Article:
Battle for the mother tongue: Getting to grips with isiXhosa

It’s a complaint that reverberates around our multilingual country. Many of our children who are taught in English battle to speak their mother tongue. City Press asked four families how they keep their languages and heritage alive.

Mkhuseli Jack is very proud of his Xhosa heritage and views his mother tongue as an integral part of his tradition and legacy.

But his wife Karen, the mother of Thembaloxolo (19) and Cayla-Rose (17), speaks a different tongue entirely.

Unsurprisingly perhaps, his two children cannot speak isiXhosa as well as he would like – despite his best efforts to encourage them to embrace his language.

“My son speaks a little, but my daughter’s isiXhosa is not good at all. I guess in terms of language children are influenced by their mother, hence it’s called mother tongue.

That’s the case at my house,” Jack says of his English wife.

The wealthy businessman and prominent anti-apartheid activist from Port Elizabeth speaks to his children in isiXhosa but they respond in English.

He is quick to defend his children, though, saying his beloved language is dying a slow death, which they are not alone in being part of.

“My children have Xhosa-speaking friends but even when these kids are alone, they speak in English. Young people have lost interest in the language. As much as I try to revive it in my own house, it seems I am fighting a losing battle,” he says.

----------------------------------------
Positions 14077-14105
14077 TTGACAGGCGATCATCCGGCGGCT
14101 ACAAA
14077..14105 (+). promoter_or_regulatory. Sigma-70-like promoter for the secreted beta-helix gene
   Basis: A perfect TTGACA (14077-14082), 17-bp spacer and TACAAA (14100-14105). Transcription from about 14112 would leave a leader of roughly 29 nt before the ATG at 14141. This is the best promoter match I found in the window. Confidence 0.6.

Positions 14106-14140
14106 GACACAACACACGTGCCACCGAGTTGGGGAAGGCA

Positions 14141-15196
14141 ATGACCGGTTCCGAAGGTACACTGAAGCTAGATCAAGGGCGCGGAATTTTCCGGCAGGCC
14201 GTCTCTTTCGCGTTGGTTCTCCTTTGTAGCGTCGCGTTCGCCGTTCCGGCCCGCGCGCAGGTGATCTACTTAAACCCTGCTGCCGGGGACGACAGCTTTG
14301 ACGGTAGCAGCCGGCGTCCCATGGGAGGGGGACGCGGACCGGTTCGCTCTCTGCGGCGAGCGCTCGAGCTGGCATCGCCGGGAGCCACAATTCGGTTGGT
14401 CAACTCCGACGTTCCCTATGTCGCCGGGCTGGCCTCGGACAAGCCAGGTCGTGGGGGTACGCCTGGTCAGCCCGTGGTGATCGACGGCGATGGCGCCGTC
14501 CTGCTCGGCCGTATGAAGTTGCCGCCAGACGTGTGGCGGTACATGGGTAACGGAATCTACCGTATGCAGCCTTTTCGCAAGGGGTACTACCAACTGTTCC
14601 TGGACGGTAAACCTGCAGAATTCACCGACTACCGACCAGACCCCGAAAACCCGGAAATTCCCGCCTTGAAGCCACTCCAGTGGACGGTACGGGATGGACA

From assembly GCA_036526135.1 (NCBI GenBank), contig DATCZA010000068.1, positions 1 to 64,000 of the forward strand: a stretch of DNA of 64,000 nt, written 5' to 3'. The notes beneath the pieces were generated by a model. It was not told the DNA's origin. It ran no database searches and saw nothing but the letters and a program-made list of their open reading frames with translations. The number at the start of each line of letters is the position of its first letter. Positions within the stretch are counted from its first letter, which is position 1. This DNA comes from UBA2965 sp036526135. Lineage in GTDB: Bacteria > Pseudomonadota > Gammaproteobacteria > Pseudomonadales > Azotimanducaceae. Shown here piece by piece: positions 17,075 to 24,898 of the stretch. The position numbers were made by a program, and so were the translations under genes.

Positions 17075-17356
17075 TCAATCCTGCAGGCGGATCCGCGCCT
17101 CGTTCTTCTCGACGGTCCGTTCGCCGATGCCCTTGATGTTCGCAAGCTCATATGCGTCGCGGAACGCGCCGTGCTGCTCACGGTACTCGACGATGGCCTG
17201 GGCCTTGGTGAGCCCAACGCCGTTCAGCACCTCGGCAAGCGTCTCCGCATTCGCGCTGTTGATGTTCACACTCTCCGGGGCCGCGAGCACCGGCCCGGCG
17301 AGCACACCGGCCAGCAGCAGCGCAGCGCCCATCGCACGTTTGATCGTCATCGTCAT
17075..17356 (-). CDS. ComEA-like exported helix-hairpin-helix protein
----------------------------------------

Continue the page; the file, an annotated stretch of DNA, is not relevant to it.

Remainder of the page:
Jack feels strongly that his language defines who he is, but he cannot force his children to speak it.

“Language is the most valuable thing in our heritage and if you lose it, it means you have lost who you are.”

Although her isiXhosa is not perfect either, Karen Jack, who has been married to Mkhuseli for 20 years, encourages her children to speak the language.

Themba, as Jack’s son is known, has now taken an interest and is majoring in isiXhosa for his BA degree at Nelson Mandela Metropolitan University.

He also didn’t allow his limited vocabulary to stand in the way of undergoing the traditional ritual initiation.

Asked in isiXhosa if he is a man, he replies, “Ewe ndiyindoda, ndaya entabeni” (Of course I am, I went to the mountain).

But he quickly switches to English. “We speak 95% English at home. My dad tries to encourage us but I guess we have not been trying hard. But I am very proud of isiXhosa, it is part of my heritage.”

I ask Themba questions in isiXhosa and he responds with “Andiva“ (I can’t understand you). He says goodbye in isiXhosa, though: “Ndiyavuya ukukwazi“ (It was nice knowing you).


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